This story comes to us from Dan Griffin, owner of 2Xplore out of Vancouver, WA. A normal day on the trail turned into a nightmare when a vehicle from the group began to slide off of the trail towards a 200 foot drop into a river. Thanks to some ingenuity and a couple Hi-Lift Jacks, they were able to stabilize the truck and pull it back onto the trail.
Dan Griffin writes:
“Sunday, September 17, 2017 started out like many other trail days for Mike Block, Will Gillette and me. This trip we had planned to visit several places in SW Idaho and SE Oregon. On this Sunday morning, we awoke just outside Silver City, ID, where the previous day we had spent exploring. This was day 3 of 9 for us and today’s adventure called for crossing the Owyhee river at Three Forks.
As we made our way to Three Forks we swung by Jordan Valley for fuel. Our plan was to cross the Owyhee and camp on the Western Rim where we could hike to the hot springs. When we arrived, we spent a bit of time looking around and assessing our river crossing. After determining that crossing the Owyhee would be straight forward all of us proceeded one at a time without a problem. We then took several minutes to scout out the shelf road that leads out of the canyon on the western side. It is a rocky, narrow road that looked in good condition.
Will led of us up the trail, followed by myself and then Mike taking up sweep. As Will approached the top of the rim he called on the radio for a spot, I secured my truck and headed up the trail to spot him through an area where he did not have a good visual due to the steepness of the trail. After Will cleared the top I asked him to reciprocate, as I too would have poor vision at the top. This is where things suddenly changed for the day.
As Will began to spot me, Mike moved up the trail a bit behind me. As he did, a 3-4-foot section of the trail gave out causing Mike’s right rear tire to slide off the road. All I could see in my rear-view mirror was a cloud of dust and Mike’s truck teetering as if it was about to roll off the trail down 200 feet to the Owyhee river. Will quickly ran down the trail to further assess the situation and signaled for me to back down.
Our initial “stuck assessment’ determined we needed to emergently secure Mike’s truck due to how it was precariously sitting and about to roll off the trail. We initially hooked to the front of Mike’s truck with a short extension line to the rear of my truck and took the slack out of it. This was not as effective as we had hoped and we quickly decided that we would need to hook to the driver’s side rock slider to secure the truck laterally. This was easier said than done…take into mind we are on a very steep, rock shelf road that is void of trees. The rock is of such nature that it virtually crumbles away. We realized there was no way to do a redirect from my winch so we deployed a Hi-Lift Jack then set up a hand winch and a 20-foot section of chain wrapped around a BFR a hundred feet above us on the hillside.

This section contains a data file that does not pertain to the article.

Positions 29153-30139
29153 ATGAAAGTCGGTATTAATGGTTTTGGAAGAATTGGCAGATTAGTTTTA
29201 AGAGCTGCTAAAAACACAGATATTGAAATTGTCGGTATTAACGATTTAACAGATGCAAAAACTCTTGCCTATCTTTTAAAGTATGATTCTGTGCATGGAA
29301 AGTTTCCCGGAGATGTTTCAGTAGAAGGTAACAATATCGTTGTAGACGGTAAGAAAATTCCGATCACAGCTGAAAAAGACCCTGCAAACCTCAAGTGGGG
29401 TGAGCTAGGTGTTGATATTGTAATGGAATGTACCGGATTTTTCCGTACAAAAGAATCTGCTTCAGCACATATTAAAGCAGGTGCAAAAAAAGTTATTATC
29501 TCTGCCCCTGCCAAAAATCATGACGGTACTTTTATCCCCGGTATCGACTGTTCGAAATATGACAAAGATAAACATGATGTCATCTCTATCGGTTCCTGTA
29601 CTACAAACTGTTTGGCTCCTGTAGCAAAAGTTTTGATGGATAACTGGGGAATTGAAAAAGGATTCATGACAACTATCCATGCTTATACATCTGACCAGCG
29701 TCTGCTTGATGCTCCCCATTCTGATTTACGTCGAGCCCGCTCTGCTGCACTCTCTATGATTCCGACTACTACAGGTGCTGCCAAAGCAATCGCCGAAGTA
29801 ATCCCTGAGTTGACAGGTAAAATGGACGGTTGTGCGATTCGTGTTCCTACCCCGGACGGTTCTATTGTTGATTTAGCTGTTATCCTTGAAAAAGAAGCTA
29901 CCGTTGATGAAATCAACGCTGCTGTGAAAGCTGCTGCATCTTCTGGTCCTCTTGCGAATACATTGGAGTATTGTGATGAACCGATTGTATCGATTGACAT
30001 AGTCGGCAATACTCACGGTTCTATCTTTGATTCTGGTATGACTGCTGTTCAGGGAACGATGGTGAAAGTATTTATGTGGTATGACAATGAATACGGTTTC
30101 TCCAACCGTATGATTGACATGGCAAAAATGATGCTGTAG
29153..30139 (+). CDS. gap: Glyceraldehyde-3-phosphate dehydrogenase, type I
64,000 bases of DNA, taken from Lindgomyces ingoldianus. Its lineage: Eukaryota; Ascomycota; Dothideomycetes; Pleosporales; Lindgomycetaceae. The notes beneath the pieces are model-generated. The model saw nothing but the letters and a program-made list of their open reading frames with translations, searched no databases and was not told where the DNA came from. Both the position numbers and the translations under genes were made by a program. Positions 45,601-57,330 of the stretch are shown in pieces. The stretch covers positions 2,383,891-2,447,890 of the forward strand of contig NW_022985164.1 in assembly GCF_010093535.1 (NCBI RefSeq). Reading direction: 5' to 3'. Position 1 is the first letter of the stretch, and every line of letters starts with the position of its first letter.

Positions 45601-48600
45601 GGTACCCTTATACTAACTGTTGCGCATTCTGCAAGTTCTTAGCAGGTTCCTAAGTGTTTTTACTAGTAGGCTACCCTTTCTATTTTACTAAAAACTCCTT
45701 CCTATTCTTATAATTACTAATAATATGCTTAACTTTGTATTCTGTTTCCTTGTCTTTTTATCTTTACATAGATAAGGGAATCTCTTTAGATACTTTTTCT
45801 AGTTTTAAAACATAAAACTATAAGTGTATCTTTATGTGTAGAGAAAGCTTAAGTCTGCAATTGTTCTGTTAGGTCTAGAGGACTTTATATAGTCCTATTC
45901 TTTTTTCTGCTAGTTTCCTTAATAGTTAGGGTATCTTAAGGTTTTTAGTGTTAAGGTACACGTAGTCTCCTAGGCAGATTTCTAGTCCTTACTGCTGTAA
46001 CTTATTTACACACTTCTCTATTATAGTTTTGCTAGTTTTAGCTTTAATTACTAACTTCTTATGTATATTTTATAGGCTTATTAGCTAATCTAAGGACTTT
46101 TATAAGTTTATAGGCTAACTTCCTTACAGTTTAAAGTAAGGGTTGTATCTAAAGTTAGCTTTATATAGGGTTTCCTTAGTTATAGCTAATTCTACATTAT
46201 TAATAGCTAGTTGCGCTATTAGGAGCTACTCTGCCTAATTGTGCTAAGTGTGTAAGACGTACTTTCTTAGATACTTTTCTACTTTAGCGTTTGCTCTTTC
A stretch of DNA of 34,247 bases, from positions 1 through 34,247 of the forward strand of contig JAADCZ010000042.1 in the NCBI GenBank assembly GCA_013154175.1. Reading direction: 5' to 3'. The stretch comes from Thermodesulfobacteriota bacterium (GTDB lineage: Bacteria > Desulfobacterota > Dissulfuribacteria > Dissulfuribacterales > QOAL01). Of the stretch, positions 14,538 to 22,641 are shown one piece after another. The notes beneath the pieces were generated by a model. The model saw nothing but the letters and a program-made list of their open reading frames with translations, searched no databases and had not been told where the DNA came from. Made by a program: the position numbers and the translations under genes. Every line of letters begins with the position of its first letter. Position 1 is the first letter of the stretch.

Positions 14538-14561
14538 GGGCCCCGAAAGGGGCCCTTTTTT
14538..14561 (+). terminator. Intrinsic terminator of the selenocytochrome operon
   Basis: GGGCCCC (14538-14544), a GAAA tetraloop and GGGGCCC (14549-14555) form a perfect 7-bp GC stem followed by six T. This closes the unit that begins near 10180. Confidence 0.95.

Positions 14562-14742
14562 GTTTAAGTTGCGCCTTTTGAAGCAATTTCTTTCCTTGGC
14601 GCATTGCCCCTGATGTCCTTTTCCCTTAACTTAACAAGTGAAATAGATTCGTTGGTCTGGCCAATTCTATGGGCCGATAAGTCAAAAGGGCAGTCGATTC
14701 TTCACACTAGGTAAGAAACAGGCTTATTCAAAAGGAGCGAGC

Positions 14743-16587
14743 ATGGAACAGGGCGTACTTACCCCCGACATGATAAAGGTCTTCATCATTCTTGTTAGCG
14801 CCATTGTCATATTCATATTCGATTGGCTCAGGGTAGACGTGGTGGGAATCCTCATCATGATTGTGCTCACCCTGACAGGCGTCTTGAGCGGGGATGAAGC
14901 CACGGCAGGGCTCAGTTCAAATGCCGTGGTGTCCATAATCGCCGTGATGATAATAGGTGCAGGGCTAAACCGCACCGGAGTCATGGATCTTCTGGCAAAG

Once this was accomplished, we were able to get Mike safely out of the truck. We had felt that the truck was so precarious and “light” that if we had attempted to extricate Mike without securing the truck, the loss of his weight on the uphill side of the truck would have caused it to roll. After getting Mike safely out we took a break to regroup, thank God for miracles, and come up with a solid recovery plan. We realized that we needed to pull the truck back down onto the road as it was sitting on the right-side rock slider with the driver’s side wheel about 2 feet in the air. We also knew that there was no way to maintain driver control of the stuck vehicle due to safety. The angle at which we had initially secured the driver’s side slider was to “shallow” to allow us to pull the vehicle over onto the road way. We then determined we would need to set up an additional hand winch line using a second Hi-Lift. This system was attached to the passenger side rock slider using a 4-inch tree saver and run directly over the B pillar of the cab for strength. Doing this we would effectively be able to “pull” the truck over. At this point I’m guessing we are 2 or more hours into the recovery.
Once we had pulled the truck over the best we could, we first attempted to pull it back up on the road by doing a simple pull using my truck in 1st gear, 4 low, with rear lockers on. Yeah, that didn’t work. So, on to plan C. We used Will’s truck as an anchor, extended my winch line, and secured it to Will’s truck. Once this was accomplished I slowly drove forward in 1st gear, 4 low, with locker engaged while winching. Sure enough, Mike’s truck popped onto the road. At this point we made a few adjustments to clear some rocks and Mike was able to drive his truck to the top without any damage.
I want to emphasize here the use of not 1, but 2 Hi-Lift Jacks in making this recovery possible. Too often I hear folks, who clearly know little to nothing, tell others how worthless and horrible HI-Lift Jacks are. That they are “Dangerous” or just “4×4 Bling” I am here to tell you “NO, THEY ARE NOT”. They are the most versatile tool we carry, and in the hands of a trained person are priceless and in this situation, they were a life saver.”